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Home > News > 2018 > May > If you think schools are safe from the ‘gig’ economy, think again

If you think schools are safe from the ‘gig’ economy, think again

 

Brad.jpgIf you think schools are safe from the ‘gig’ economy, think again

 

Precarious employment arrangements in the education sector are making our members just as vulnerable as workers in the ‘gig’ economy, as IEUA-QNT Assistant Secretary Brad Hayes writes.

 

The ‘gig’ economy is the buzz-word of the moment in labour economics and industrial relations.

 

Sadly, the reality of these roles — insecure work, lack of entitlements and conditions — are just the latest in a decades-long trend of casualisation and attacks on job security.

 

‘Gig’ economy jobs are characterised by short temporary contracts and the absence of basic minimum entitlements that normally apply to the employment relationship.

 

Companies such as Deliveroo and Uber are high profile examples, yet threats to job security and downward pressure on wages and conditions is present across all industries — including education.

 

Around four million Australian workers are now in some form of insecure work.

 

Will permanent jobs in schools be a thing of the past?

While not as visible as the new gig roles, threats to permanent jobs in our schools have been around for many years.

 

Outsourcing

Our school Chapters have long dealt with employers seeking to outsource services staff jobs to external contractors.

 

Fixed-term appointments

Members often report scenarios where employers are abusing the use of rolling fixed-term contracts for teachers and school officers in lieu of permanent positions.

 

Casuals

Our teacher members in English Language Colleges and Registered Training Organisations (RTOs) are almost exclusively employed as casuals.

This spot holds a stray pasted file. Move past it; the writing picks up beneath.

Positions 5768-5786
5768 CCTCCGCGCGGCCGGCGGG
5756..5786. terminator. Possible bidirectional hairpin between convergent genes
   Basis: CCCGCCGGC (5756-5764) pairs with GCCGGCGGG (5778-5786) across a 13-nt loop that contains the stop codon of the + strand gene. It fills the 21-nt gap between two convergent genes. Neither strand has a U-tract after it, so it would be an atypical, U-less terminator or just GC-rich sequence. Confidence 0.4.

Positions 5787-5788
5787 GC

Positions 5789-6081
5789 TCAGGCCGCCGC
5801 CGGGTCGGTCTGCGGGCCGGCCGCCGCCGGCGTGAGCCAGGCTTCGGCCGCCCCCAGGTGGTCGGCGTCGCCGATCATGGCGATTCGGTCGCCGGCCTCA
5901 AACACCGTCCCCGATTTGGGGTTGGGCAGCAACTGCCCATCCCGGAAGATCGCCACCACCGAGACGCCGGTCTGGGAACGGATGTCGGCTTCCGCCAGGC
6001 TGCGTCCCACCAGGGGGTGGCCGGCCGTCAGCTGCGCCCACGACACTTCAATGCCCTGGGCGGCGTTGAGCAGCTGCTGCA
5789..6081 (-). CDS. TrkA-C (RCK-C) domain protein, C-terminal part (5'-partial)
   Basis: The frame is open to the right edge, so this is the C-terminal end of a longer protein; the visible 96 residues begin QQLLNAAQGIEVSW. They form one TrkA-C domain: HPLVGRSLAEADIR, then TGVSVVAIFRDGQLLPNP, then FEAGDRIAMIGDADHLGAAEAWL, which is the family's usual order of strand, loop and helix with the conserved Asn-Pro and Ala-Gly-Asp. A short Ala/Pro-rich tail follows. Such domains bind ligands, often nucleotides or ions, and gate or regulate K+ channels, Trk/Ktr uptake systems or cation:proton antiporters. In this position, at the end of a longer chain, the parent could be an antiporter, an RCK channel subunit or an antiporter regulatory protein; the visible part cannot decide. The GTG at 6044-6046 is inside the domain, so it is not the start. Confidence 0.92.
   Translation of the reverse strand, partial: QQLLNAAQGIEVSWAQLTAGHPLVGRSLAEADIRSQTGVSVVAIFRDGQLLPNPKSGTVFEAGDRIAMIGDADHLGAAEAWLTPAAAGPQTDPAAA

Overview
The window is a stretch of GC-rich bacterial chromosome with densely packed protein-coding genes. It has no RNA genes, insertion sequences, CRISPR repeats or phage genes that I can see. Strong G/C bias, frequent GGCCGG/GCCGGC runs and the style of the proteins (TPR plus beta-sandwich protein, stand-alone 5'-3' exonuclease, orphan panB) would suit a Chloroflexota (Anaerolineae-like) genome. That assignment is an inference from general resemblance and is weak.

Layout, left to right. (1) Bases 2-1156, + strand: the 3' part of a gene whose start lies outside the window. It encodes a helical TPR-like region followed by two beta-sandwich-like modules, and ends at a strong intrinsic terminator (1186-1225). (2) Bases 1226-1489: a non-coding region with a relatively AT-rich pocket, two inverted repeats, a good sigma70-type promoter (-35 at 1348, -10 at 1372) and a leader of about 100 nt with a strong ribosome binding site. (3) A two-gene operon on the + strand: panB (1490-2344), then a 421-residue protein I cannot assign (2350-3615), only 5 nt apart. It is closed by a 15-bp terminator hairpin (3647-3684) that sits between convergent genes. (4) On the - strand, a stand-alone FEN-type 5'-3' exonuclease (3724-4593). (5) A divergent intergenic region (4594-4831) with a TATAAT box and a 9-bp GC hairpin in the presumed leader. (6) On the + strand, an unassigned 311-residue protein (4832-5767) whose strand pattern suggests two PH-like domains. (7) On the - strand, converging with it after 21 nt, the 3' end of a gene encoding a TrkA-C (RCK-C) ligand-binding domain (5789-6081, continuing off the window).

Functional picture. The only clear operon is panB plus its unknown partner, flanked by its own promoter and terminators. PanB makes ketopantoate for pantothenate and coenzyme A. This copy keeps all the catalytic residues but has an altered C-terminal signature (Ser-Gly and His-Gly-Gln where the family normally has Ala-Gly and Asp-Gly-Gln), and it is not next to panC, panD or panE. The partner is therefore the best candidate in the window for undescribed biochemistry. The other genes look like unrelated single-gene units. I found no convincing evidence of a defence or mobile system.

Independent Contractors

The Uber and Deliveroo business model of engaging workers as independent contractors requiring their own ABN already exists in our sector.

 

Sports coaches, instrumental music teachers, IT support roles and Vocational Education staff are just some of the roles that have been classed as ‘contractors’ rather than employees in our schools.

 

This model is designed to deny these workers basic entitlements such as superannuation, workers’ compensation, severance pay, unfair dismissal protections and leave entitlements.

 

Union members are fighting back – time to Change The Rules

The push for secure jobs with basic workplace rights is a key part of the national Change The Rules campaign.

 

Our members are also fighting back in collective bargaining to protect permanent jobs:

  • Queensland Catholic school members have access to an agreed procedure by which they can transfer from illegitimate short-term contracts to permanent jobs.
  • The current Anglican school bargaining campaign has delivered a range of new protections to promote permanency over fixed-term contracts.

 

Having a job that you can count on is a foundation of Australian workplaces.

 

Our members will continue to campaign for the right of all workers to a basic level of income security and fair working conditions.

 

The so called gig economy is not a show we want any part of.

 

Attacks on job security in schools

  • Employer moves to outsource services staff jobs
  • Use of rolling fixed-term contracts
  • Rampant casualisation in training colleges
  • Use of independent contractors in lieu of employees

 

Topics : Change the Rules

Authorised by Terry Burke, Independent Education Union of Australia – Queensland & Northern Territory Branch, Brisbane.